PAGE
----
In addition, we made use of the conferencing platform’s chat option. If the speaker or the participant appeared to be online, we didn’t hesitate to contact them via chat and inquire about their interview availability. 

Streaming an event across the world presented some unexpected challenges like arranging interviews across multiple timezones. For example, when a Spanish journalist wanted to interview Mr. Takehiro Nakamura, SVP and General Manager at NTT DOCOMO, Inc from Japan, they had an 8 hours difference between them.

4. Breaking news

In the morning of the second day, LMT announced the unveiling of a 5G military test site in Adazi, Latvia – the first of its kind in Europe. Having a breaking news announced during the event undoubtedly helped us keep the buzz going in our “press room”. 

We quickly disseminated a press release about this news, offering to interview some of the leaders who made this achievement happen. This resulted in coverage by many prominent media, including Wired.it, The Fast Mode, and Telecompaper.

5. Fun ways to engage journalists

This is something that we are keeping as a tip for our future selves. In case we have to organize media comms for another phygital or digital conference, we’ll think of more fun ways to interact with the media reps. 

For example, why not organize a digital press conference, panel discussion, a showcase, or even a media happy hour via Zoom?

Digital multitasking at its best

How to follow all the remarkable speeches while constantly updating the event’s social media channels, arranging remote interviews, and responding to special requests from event organizers? 

We quickly realized that this wasn’t humanly possible. So, we decided to take turns listening to speeches and noting down the most important insights for the rest of the team.

Kudos to our colleague Krista who helped us out despite being on maternity leave. Krista listened to the speeches from her home and wrote down notable quotes that we could use in our social media posts. 

We found thorough preparation to be extremely useful. For example, our teammates Aiva and Viesturs had prepared a social media plan for each day, including already written texts that just needed to be updated before posting.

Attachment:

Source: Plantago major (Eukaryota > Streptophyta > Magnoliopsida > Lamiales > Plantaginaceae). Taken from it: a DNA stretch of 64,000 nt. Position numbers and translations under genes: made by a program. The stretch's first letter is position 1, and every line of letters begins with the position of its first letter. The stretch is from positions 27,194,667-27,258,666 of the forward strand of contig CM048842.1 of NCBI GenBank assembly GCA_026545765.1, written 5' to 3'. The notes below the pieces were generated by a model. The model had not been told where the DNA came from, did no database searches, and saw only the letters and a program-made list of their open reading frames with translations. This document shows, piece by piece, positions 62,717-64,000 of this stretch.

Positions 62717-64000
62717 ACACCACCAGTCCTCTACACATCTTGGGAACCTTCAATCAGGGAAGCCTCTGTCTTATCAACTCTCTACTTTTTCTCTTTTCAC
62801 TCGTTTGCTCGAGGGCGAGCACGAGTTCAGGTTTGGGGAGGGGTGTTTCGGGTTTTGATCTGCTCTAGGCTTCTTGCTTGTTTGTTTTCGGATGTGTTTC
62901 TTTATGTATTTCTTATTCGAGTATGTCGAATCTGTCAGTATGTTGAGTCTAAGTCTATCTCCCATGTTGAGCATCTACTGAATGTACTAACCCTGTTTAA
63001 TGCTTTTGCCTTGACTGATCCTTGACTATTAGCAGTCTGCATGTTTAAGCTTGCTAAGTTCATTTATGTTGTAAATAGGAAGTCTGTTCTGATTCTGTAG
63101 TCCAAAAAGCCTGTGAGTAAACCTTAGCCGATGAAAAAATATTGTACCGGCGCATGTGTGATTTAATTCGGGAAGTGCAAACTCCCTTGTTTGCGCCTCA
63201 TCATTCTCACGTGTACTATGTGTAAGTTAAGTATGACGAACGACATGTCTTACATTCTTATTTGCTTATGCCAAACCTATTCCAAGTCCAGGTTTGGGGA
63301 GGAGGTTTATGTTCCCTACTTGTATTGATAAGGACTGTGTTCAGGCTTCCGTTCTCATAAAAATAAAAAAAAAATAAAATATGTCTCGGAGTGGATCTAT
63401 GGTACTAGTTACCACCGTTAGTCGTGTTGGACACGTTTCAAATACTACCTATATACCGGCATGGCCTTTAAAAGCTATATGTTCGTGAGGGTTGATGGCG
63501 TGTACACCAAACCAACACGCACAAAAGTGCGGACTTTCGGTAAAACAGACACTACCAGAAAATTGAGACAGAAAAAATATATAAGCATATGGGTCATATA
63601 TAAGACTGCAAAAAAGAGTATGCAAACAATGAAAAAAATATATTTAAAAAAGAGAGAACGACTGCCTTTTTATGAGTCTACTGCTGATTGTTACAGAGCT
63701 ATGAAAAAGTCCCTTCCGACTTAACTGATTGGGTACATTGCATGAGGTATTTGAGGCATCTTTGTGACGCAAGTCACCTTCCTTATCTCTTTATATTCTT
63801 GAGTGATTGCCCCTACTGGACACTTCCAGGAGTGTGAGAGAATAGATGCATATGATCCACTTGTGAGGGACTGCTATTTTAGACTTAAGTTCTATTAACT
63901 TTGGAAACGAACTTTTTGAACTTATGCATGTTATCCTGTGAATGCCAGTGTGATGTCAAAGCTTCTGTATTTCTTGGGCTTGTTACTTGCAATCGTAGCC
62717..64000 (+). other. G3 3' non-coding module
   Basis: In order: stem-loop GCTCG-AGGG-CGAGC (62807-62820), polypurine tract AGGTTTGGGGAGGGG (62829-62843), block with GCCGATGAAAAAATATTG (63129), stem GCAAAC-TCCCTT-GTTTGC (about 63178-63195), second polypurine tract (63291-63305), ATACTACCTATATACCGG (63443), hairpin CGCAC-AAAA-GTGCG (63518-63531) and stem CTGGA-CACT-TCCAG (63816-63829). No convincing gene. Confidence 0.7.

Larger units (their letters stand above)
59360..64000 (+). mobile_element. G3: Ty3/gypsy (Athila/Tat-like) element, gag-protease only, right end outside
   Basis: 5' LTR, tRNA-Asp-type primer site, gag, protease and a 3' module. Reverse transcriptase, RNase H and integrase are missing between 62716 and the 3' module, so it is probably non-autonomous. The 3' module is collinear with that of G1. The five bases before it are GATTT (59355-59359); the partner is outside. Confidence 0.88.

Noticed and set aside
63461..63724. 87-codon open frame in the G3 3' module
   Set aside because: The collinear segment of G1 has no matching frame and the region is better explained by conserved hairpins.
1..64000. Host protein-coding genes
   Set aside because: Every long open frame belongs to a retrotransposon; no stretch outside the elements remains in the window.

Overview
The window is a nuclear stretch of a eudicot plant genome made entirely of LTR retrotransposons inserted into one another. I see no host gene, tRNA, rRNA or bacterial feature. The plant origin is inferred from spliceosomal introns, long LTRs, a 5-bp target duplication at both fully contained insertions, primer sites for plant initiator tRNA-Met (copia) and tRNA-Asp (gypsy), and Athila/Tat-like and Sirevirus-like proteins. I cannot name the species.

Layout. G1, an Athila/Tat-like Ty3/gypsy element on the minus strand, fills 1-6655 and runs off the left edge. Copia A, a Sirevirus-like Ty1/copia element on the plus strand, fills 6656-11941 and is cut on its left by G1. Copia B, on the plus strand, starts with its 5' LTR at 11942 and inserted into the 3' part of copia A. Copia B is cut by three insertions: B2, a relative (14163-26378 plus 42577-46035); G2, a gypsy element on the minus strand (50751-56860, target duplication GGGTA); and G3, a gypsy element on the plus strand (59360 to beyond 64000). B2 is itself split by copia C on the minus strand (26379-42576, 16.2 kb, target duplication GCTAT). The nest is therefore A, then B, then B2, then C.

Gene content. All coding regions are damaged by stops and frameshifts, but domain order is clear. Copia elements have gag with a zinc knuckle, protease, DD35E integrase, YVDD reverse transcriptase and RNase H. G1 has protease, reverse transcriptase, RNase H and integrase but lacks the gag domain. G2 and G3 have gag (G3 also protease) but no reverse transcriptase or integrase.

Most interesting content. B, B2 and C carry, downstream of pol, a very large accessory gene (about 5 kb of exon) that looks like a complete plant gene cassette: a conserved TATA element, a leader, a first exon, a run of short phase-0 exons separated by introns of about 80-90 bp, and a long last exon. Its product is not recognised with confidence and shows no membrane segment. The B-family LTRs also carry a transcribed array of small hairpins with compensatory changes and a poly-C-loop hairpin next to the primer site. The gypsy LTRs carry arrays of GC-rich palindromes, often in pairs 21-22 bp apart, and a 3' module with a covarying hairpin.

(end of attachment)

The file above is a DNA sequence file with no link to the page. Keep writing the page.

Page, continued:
Tip: Make a list of people and organizations to tag on Twitter, so that minimum time would be spent on searching for the respective profiles and hashtags on the day of the conference.

Three essential skills of a remote media coordinator

It’s one thing to coordinate an event’s press when you see the journalists in the flesh and can discuss interviews or article topics with them over a cup of coffee. It’s an entirely different experience to keep media relations flowing in a remote setting.

How to network and make new journalist-friends when there’s no one in sight?

How to stand out from the crowd if there is no crowd? This is how the lobby of the conference’s venue looked most of the time:

And where are the coffee break snacks? On, phew – there they are. At least some remnants of a “normal” conference.

These questions were circling our minds as we were trying to adapt to a new way of working. After the event, as we were enjoying a glass of victory champagne, we came to the conclusion that the three top skills for doing media relations for a digital event are….drumroll, please…

Flexibility – you have to be ready for whatever request, challenge, or question comes your way. In this situation where everything is new to everyone, flexibility is a survival skill. 

Planning – the better you prepare (at least for those parts that you can predict), the more you can achieve on the day of the event. And – with less stress!

Creativity – you’ve got to get creative in situations where the old approaches are no longer relevant. For example, to captivate the remote audience and make the event more fun, each panel of the conference was portrayed by cartoonists. We used these fun images in our social media posts, and they attracted lots of attention. Here’s one of the drawings:

A month after the event, we can say that it wasn’t easier or harder to coordinate media relations for a digital event. In fact, it’s incomparable and an entirely new experience. And we’re lucky to have gone through this remote conference experience – regardless of whether it’s the only one we’ll ever have or if it’s the first of many.

As the New Year approaches, may we all be presented with positive challenges and new, pleasant experiences in 2021! See you next year, dear friends!

Leave a Reply